Jeff Lewis Band Hold Audience Captive
Late Thursday night last week, students began trickling into Tappan Square to sate their curiosity about Jeffrey Lewis. Maybe it was the spindly, skeletal depiction of him on the flyers around campus, or perhaps his name preceded him all the way from New York City as an “anti-folk” musician who has performed with – and influenced – Kimya Dawson of the Moldy Peaches.
Either way, the enigma was aggravated by the band’s navigational troubles and confusion over time zones, and the audience was forced to wait a chilly hour and a half. The intervening time turned into an open mic with everything from lyrically sparse covers of “Toxic” and “Space Oddity” to original compositions including a passionate ballad about a murderous barber.
When the band finally arrived, the faces in the crowd had changed, but the overall gathering was undiminished. The group was composed of Jeffrey Lewis on sticker-covered guitar, his brother Jack on bass and Dave Beauchamp on drums. They have gone by a number of monikers, including: Jeffrey Lewis and the Heavy Hearts, Jeffrey Lewis and the Very Strong Swords (chew on that, Freud) and Jeffrey Lewis and the Creeping Brains.
They began to set up, except for Lewis, who launched into a cappella, rhyming ramblings. During his recitation, he clasped his hands behind his back and rocked on the balls of his feet as though giving a presentation in front of the class.
In many ways, the crowd was indeed like a captive class. Despite the age difference between those “at the front of the room” and those seated on the cool pavement, it felt very much like a fellow student was holding sway. The show’s ambience varied between that of a sleepover in your friend’s backyard, a (comic) book report and the raucousness you’d expect of a lo-fi folk-punk show.
Some highlights were the “low-budget videos,” essentially large comic books that Lewis flipped through and on which audience members shined flashlights as the band performed accompanying songs. The first of these was “The Creeping Brain,” a story about a brain that emerged from the swamp and slowly grew, causing devastation, but eventually uniting the peoples of the world. This is typical of Lewis’s songs — a dour outlook on life capped off with a glimmer of hope.
This periodic shift in worldview was also exemplified in the song “Seattle,” which the band played earlier in their set. The song is about trying to live on your art while feeling restless, out of place and as though you are waiting for your life to begin. The final stanza showcased Lewis’s whimsical equivocation: “Fighting for survival and I guess I must be winning / And my story is so long I can’t remember the beginning / Am I an optimist or am I a pessimist / If I say a half empty half full cup / Is half full / ...Of nothingness?”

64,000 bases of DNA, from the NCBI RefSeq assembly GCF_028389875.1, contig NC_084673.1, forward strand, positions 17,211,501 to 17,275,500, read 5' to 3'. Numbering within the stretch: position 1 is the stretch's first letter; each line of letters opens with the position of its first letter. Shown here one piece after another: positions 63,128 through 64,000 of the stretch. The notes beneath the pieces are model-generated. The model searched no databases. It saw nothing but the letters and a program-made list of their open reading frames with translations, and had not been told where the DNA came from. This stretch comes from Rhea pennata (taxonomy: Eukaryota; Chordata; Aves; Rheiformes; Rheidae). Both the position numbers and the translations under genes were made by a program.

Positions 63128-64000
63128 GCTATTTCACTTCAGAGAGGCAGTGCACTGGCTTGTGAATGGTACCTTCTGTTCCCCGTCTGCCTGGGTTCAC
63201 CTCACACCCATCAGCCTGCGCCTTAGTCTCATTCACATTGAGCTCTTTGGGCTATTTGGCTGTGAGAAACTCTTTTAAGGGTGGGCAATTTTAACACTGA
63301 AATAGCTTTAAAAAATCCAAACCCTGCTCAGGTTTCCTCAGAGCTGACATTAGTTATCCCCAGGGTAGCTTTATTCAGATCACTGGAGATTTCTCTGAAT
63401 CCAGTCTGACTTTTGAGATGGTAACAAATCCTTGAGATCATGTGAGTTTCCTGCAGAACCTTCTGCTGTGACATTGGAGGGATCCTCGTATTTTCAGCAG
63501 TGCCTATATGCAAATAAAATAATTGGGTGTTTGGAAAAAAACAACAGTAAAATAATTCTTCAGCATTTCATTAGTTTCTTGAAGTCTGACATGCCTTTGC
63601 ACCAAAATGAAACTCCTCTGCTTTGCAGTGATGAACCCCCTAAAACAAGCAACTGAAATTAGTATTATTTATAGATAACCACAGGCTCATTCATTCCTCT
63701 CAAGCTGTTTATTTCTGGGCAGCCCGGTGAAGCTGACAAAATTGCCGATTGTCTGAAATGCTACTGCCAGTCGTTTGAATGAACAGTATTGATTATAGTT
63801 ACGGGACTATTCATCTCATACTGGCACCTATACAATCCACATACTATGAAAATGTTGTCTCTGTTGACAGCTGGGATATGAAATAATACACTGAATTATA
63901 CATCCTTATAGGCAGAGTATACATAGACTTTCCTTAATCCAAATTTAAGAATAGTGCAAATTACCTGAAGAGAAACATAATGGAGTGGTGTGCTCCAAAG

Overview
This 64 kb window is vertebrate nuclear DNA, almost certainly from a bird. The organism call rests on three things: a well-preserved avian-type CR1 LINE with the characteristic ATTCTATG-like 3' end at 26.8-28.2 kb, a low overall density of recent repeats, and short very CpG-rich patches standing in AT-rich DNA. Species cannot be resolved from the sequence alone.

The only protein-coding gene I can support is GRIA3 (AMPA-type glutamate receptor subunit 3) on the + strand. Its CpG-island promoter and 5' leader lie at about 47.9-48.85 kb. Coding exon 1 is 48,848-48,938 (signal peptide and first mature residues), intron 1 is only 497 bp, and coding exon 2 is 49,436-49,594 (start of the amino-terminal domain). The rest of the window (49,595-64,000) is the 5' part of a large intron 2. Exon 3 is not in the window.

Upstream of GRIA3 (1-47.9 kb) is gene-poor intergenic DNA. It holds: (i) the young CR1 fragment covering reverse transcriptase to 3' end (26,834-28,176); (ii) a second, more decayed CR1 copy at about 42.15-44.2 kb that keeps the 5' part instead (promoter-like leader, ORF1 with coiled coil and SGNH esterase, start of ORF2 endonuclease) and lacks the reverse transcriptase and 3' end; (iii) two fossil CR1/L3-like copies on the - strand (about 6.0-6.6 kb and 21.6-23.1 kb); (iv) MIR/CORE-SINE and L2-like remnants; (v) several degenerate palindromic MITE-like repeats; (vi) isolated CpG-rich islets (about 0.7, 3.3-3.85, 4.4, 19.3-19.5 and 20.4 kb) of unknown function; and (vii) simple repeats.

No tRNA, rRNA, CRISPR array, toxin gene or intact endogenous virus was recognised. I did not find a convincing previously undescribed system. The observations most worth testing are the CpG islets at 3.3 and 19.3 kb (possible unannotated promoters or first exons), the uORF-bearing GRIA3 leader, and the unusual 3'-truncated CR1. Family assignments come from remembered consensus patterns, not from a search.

Though his music often neatly pairs sincerely recounted anecdotes with the absurd, such as zombies, time machines and creeping brains, the songs took on a more educational bent as the show progressed. The audience was treated to another “low-budget video” called “The History of Communist China,” as well as a song approaching ten minutes in length titled, “The History of Punk on New York’s Lower East Side 1950-1975,” which was just that.
With such topical and stylistic variety, you might wonder how it all ties back to the genre of anti-folk. Lewis fielded a lot of questions about how he classifies himself as well as about how others classify him. I thought to give him a reprieve from that in my email interview, but it came up anyway, since the title of his most recent album Jeffrey & Jack Lewis: City and Eastern Songs (released in the U.S. Sept. 26) alludes to this ongoing question of identity.
“I got tired of people asking what ‘style of music’ I play, wishing there was a simple description like ‘Country & Western’ that would make sense to people as far as making clear the mish-mash that this band is about. ‘City & Eastern’ is my idea of what this ‘genre’ of music is,” Lewis said.
Describing exactly what is meant by ‘City & Eastern’ Lewis said, “It’s like local mountain folk music that has developed in New York City over generations the same as any regional music does — Jack and I grew up in New York City and just have this folk and punk and spoken word stuff all mixed up in us, the same way somebody in Tennessee might have their roots in the music there, the music they grew up hearing on their town streets. For us that’s noise and words and ragged rhythms, rap, Lou Reed, Sonic Youth, The Fugs, David Peel, the sound of subway trains.”
The people who had gathered to see the show did not seem overly concerned with how to classify Jeffrey Lewis and his band. Whether the audience was dancing and flailing or just bobbing and nodding, the music seemed to permeate everyone there. Not only that, but members of the audience represented residents of the town, Oberlin students and, since the show was added to the band’s MySpace, fans from the Ohio area. Maybe Lewis’ appeal is not as limited as he and others are inclined to think.